Sir Richard Colt Hoare, 2nd Bt., F.R.S., F.S.A., F.L.S. (Barn Elms 1758-1838 Stourhead)
"The Castle & Village of Llanimddovry [Llandovery] in Carmarthenshire"
Inscribed by the artist and dated "The Castle & Village of Llanimddovry in Carmarthenshire, 2 June 1793" and signed "R.C. Hoare" (in the margin lower right)
Pencil, pen and brown ink and brown and grey wash, within the artist's wash-line border, on laid paper
34.9 cm x 45 cm
Private Collection, UK
Bears a (pre 1915) label for Müller & Co of 62 High Holborn, 439 Strand and 2 Lowther Arcade, London and 6 New Street, Birmingham.
Sir Richard Colt Hoare was a discerning parton and a highly accomplished amateur artist. He inherited Stourhead in Wiltshire from his grandfather Henry Hoare "The Magnificent" (1705-85) on his marriage in 1783, on the condition that he left the family's London banking business and severed the links between the bank and the estate to ensure its survival as a serperate entity.
Richard Colt Hoare's wife died in childbirth in 1785 followed, almost immediately, by the deaths of their second son and then his grandfather. Deeply shaken, and "needing new scenes and new occupations… to detach my mind from melancholy reflections"1, he embarked on a Grand Tour and he remained on the Continent for almost the whole of the next six years (returning only briefly in 1787 on the death of his father and the inheritance of his baronetcy).
He returned to England at the outbreak of the French Revolutionary Wars and never went abroad again; instead he concentrated on seeing and recording the neglected ancient sites of his homeland. He developed a particular fondness for Wales:
The love of drawing, and of picturesque scenery, which most frequently influenced my motions induced me to turn my thoughts towards Wales in the summer of the year 1793.2
Leaving Stourhead on 1st May 1793 he made a tour of South Wales, returning on 9th July of that year. Llandovery (referred to also as Llanimddovry or Llanymddyfri before 1840)3 is a market town in Carmarthenshire. Visits to picturesque ruined castles on the 1793 trip included those at Llandovery, Cilgerran, Newport (Pembs.), Carew, Pembroke and Kidwelly.4 Most of Richard Colt Hoare's Welsh paintings were dispersed at the Stourhead Heirlooms Sales at Messrs. Christie, Manson & Woods on 2nd June 1883 or with the remaining contents of the Stourhead library, "water-colour and other drawings; valuable topographical works", sold by auctions at Messrs. Sotheby, Wilkinson & Hodge in 1883 and 1887. Few are still held privately, many are bound together in volumes now held by the National Library of Wales in Aberystwyth.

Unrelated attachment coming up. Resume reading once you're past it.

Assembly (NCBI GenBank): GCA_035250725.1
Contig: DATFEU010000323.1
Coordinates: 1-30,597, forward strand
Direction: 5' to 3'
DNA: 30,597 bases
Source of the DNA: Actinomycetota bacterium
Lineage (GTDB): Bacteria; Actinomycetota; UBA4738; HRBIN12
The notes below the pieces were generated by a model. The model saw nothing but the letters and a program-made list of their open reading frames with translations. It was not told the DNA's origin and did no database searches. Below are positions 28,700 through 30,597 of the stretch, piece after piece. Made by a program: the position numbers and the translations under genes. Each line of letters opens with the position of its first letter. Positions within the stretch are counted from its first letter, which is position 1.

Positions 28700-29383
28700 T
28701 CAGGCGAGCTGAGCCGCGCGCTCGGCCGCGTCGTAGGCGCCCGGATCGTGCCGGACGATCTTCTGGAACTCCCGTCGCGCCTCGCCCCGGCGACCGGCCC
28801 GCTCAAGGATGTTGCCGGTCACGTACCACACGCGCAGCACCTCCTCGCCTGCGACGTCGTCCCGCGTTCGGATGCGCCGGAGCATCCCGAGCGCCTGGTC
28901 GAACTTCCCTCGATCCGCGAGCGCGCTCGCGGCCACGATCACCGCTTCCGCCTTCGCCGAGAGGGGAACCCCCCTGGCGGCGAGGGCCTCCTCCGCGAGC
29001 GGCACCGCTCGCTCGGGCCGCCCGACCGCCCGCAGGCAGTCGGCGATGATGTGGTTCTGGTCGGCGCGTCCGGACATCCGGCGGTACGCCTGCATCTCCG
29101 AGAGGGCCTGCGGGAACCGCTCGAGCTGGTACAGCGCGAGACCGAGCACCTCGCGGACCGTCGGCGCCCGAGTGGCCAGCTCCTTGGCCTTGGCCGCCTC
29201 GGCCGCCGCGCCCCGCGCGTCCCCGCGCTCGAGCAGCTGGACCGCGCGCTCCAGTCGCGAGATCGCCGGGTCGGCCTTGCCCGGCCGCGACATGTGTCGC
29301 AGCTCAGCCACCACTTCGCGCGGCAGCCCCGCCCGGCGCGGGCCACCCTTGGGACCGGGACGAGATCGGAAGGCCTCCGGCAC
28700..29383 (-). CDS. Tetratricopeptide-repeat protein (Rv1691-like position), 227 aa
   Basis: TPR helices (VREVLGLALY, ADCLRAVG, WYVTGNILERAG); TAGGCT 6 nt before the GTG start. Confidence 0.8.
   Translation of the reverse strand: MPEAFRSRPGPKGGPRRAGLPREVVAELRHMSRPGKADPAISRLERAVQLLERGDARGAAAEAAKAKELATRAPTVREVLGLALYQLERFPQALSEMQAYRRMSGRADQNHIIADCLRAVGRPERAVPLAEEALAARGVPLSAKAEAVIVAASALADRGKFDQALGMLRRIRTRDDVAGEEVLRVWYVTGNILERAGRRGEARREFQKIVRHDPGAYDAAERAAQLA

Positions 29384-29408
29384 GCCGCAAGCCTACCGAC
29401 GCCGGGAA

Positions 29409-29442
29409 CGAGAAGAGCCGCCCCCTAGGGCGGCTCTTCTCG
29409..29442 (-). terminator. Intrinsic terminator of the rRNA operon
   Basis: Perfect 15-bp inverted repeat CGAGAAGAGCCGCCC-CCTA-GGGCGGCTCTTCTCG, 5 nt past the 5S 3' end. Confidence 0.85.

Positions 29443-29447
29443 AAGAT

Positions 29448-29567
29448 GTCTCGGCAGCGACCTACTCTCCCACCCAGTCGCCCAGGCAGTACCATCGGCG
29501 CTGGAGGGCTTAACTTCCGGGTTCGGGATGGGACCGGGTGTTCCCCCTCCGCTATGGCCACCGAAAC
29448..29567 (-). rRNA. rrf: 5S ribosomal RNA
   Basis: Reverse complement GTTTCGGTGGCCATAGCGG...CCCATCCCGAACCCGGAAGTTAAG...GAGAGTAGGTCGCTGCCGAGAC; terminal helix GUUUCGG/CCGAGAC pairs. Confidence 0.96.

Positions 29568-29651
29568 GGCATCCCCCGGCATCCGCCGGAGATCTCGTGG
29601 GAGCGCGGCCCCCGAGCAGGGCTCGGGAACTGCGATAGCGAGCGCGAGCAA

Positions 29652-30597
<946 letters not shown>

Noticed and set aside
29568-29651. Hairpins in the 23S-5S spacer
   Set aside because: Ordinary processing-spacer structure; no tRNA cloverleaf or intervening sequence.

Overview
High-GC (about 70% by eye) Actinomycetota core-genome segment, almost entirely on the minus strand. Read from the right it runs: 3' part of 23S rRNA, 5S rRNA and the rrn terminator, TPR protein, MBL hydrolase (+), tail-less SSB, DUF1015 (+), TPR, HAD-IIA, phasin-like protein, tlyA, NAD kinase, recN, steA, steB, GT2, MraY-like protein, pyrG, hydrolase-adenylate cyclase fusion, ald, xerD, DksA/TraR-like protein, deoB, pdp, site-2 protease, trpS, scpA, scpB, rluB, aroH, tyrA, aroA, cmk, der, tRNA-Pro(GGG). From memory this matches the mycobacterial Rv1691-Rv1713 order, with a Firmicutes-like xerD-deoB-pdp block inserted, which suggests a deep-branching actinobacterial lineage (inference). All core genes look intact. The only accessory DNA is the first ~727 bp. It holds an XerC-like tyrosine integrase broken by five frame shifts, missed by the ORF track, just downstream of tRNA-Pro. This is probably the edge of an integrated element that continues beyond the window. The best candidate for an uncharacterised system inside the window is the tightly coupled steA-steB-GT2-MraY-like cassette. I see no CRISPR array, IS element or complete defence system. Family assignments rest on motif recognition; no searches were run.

Sir Richard Colt Hoare's preferred method of recording scenes was with pen and brown ink, with brown and grey-blue wash over a pencil outline. His drawings are often similarly presented with a copper-plate manuscript title and specific date, acting as a visual diary of his travels. However, they err away from being mere topographical pictures. He liked to think that he had made a distinct contribtion to art in his encouragement of other artists, such as J.M.W. Turner, to move "away from topographical accuracy to a portrayal of place in which the artist’s feelings mattered more than literal depiction".5
1. Cited in Julian Mitchell, "A new look at Richard Colt Hoare", 2013
2. See Sir Richard Colt Hoare's "Memoirs" (manuscript at Stourhead) cited p.119 Michael Clarke, "The Tempting Prospect: A Social History of English Watercolours", British Museum Publications, London, 1981
3. See Michael Scott Archer, "The Welsh Post Towns Before 1840", Phillimore, London, 1970
4. See Chapter 1 of Michael Welman Thompson [Ed.], "The Journeys of Sir Richard Colt Hoare through Wales and England, 1793-1810", Alan Sutton Publisher, Stroud, Gloucestershire, England, 1983.
5. p.61, Julian Mitchell, "A new look at Richard Colt Hoare", 2013
Julian Mitchell, "A new look at Richard Colt Hoare", pp. 61-68, The British Art Journal, Vol. 13, No. 3 (Winter 2012/13), Art Journals Ltd, London, 2013
Kenneth Woodbridge, "Landscape and Antiquity: Aspects of English Culture at Stourhead, 1718 to 1838", Clarendon Press, London, 1970
Michael Welman Thompson [Ed.], "The Journeys of Sir Richard Colt Hoare through Wales and England, 1793-1810", Alan Sutton Publisher, Stroud, Gloucestershire, England, 1983.
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